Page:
I was involved in a fairly serious motor vehicle crash a few months ago.
Both I and my daughter are fine. The predictable soreness and stiffness set in, but all told it seems both we and the occupants of the car that pulled into our path are blessed to have been spared serious injury.
The more experiences I have that appear negative at first blush, the quicker I am to recognize them as opportunities for growth. That night was no different. As much as I wish the crash hadn’t happened, it has taught me lessons which will help me to relate to my clients, and defendants, even better. It was a valuable reminder of some of what collision victims experience in a crash and its aftermath, regardless of fault.
It was the first icy night of late fall. Driving anywhere near the speed limit was far too risky. We headed south very slowly on a downhill stretch of an arterial road here in Hamilton. Ahead, I saw a car stopped at a stop sign on a side street to my left. It gave me a bad feeling, so I kept my eye on it.
Sure enough, the car started to move forward, far too late to time the gap between my car and the one ahead of me. My daughter tells me that I muttered ”pleasestoppleasestoppleasestop”, but the driver didn’t. I did all I could to avoid the collision, but there simply wasn’t time nor space. In a flash, I considered trying to steer behind the car, but dismissed that idea for fear of a head-on collision with oncoming traffic or getting out of control sideways. We each instinctively braced ourselves.
Airbags exploded after a heavy t-bone collision. The safety systems of my car each did their job perfectly (I’m Volvo for life after that!). After the shock of the crash, the airbags and the smoke produced by the explosive powder inflating them in a fraction of a second passed, we checked one another. Relieved not to be seriously injured, we got out and headed to the other car, which had taken heavy passenger side damage. The driver was in their early twenties and was very upset. They were hyperventilating and in shock so they became our focus.
I reassured them that mistakes happen and we were okay. The occupants of their car had escaped serious injury too. We all calmed them down, and immediately began to treat this as a shared trauma. I steered the conversation away from any discussion of fault; this wasn’t the time for that. The facts were what they were, and I saw no value in reminding a young driver of what had happened any more than necessary.
The wait for police to attend seemed endless. I used the time to take photos and make notes, and to occasionally check on the other driver and her passengers. While we waited, we were subjected to unhelpful advice, jokes and in some cases outright verbal abuse by passing drivers.
Of course, a few tow truck drivers arrived, suggesting that I allow them to move my car. Traffic was passing slowly, but steadily. I repeatedly declined. I wanted the police to see the cars where they came to rest, to see how the collision occurred. The police attended, were kind and considerate, our cars were towed (by the services of our choosing) and we went our separate ways. We checked on one another repeatedly over the next week or two.
I was fortunate. My daughter and I were unhurt, and she was remarkably calm. This won’t always be the case, so here’s a reminder of what to do if you’re ever in a serious collision.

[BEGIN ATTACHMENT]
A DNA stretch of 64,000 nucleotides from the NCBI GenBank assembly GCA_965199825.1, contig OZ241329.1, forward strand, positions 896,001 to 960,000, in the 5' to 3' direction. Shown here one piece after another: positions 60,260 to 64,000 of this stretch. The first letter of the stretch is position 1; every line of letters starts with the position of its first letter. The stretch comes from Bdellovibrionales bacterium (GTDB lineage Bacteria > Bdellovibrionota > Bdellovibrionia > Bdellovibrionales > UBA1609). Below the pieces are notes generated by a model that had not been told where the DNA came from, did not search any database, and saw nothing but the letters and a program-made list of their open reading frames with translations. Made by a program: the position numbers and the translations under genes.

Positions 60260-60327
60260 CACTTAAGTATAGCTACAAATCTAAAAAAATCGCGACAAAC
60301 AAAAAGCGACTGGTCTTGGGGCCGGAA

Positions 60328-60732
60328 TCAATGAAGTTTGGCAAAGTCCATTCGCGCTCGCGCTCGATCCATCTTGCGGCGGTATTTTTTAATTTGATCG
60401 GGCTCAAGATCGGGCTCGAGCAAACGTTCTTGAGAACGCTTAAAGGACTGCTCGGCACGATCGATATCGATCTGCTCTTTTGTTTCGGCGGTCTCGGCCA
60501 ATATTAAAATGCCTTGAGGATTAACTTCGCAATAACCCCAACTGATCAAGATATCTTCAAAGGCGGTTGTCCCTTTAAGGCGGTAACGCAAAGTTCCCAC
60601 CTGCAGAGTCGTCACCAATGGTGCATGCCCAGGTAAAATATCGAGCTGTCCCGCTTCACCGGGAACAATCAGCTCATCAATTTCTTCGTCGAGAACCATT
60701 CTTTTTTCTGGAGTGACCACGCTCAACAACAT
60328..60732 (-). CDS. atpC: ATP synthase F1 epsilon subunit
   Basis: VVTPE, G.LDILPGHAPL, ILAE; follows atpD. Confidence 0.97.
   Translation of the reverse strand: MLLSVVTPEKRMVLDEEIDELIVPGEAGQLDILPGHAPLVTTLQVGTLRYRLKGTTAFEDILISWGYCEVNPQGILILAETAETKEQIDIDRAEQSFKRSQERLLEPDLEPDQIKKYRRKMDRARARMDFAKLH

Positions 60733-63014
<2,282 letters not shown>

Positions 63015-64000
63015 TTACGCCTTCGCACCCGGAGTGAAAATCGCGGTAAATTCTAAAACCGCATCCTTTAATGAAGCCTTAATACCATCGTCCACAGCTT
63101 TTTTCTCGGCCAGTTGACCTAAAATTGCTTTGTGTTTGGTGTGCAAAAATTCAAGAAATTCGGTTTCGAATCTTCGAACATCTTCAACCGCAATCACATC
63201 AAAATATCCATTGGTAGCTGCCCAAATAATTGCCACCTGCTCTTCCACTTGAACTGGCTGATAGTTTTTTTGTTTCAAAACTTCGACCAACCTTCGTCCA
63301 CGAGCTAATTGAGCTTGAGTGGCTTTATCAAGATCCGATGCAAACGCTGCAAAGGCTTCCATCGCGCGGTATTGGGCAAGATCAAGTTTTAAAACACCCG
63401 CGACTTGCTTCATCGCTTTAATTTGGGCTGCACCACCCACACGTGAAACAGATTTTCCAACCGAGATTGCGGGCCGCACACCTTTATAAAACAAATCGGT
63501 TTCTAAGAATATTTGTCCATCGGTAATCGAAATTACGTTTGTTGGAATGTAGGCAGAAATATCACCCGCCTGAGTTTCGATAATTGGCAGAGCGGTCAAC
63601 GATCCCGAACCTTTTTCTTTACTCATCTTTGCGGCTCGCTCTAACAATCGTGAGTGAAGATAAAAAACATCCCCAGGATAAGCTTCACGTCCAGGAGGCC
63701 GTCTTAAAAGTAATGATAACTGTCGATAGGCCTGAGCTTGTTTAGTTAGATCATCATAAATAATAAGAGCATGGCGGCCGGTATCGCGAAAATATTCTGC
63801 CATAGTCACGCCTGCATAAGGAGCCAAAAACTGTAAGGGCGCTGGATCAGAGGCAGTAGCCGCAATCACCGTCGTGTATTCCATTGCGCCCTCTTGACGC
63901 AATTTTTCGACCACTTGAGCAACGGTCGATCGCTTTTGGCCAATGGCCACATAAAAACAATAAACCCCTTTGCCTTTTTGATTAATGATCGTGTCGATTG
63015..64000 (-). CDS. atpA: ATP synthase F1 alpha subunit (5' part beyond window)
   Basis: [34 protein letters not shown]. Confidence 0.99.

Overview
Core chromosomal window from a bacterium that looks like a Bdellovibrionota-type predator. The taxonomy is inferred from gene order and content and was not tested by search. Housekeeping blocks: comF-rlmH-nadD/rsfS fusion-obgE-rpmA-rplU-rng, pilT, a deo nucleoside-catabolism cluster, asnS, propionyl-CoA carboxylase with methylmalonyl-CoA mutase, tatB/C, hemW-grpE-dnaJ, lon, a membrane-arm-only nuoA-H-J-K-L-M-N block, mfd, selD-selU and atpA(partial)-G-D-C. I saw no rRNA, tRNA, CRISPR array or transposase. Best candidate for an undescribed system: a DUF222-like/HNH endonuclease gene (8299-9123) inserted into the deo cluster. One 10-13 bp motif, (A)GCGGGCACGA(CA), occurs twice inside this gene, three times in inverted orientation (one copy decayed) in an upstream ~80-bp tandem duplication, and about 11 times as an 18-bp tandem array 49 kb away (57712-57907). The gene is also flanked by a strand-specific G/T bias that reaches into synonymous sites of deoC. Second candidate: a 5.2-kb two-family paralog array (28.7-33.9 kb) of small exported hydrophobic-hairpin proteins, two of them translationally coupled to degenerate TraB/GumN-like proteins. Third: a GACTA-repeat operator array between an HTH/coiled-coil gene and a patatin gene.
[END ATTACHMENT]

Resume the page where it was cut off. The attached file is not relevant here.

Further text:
What to Do If You’re in a Motor Vehicle Collision
- Take a moment to gather yourself. Unless you are somehow in danger, there is no rush and the calmer you can be for what follows, the better. Turn on your hazard lights.
- Check yourself and any passengers for injuries, particularly those requiring immediate medical attention. Serious cuts and head, neck and back injuries are examples, but use your conservative judgment with any others. If anyone is seriously injured, stay in your vehicle and call 911 for assistance from both an ambulance and the police.
- Collisions that result in personal injury or greater than $2,000 in property damage must be reported to the police.
- Exchange information with the other driver. This includes names, addresses, phone numbers, and insurance information.
- DO NOT admit fault or allow yourself to be drawn into an argument.
- Don’t allow yourself to be intimidated by tow truck drivers. Tows are very expensive, so before committing to one, contact your insurer and any service you may subscribe to which provides roadside assistance. Some car manufacturers do, and of course many Canadians are CAA members to protect them in this very situation.
- When the police attend, or if they advise you that they will not, follow their direction. If safe to do so and your cars are drivable, you’ll likely be told to move them to the side of the road. Mark them with reflective triangles or flares as needed.
- If possible before moving your car, take photographs, notes and sketches of how the collision occurred and of your surroundings. If there are witnesses present, take down their names and contact information. If possible, even note what they say they saw and confirm their statements in writing or by email.
- When authorized by your insurer, or upon the arrival of a tow truck sent by your roadside assistance provider, your car must be towed directly to a collision reporting centre (CRC) unless the police on scene say otherwise. If the CRC is open, you should accompany your car there and provide the information requested at the CRC. If it is not, you should attend immediately during opening hours.
Being involved in a collision is emotional and can be deeply traumatic. Being as calm as possible regardless of fault will serve you well as you navigate the immediate aftermath and the days ahead. If you or your passengers are injured in any way, err on the side of caution and call Martin & Hillyer Associates. The first consultation with our personal injury lawyers is free and without risk.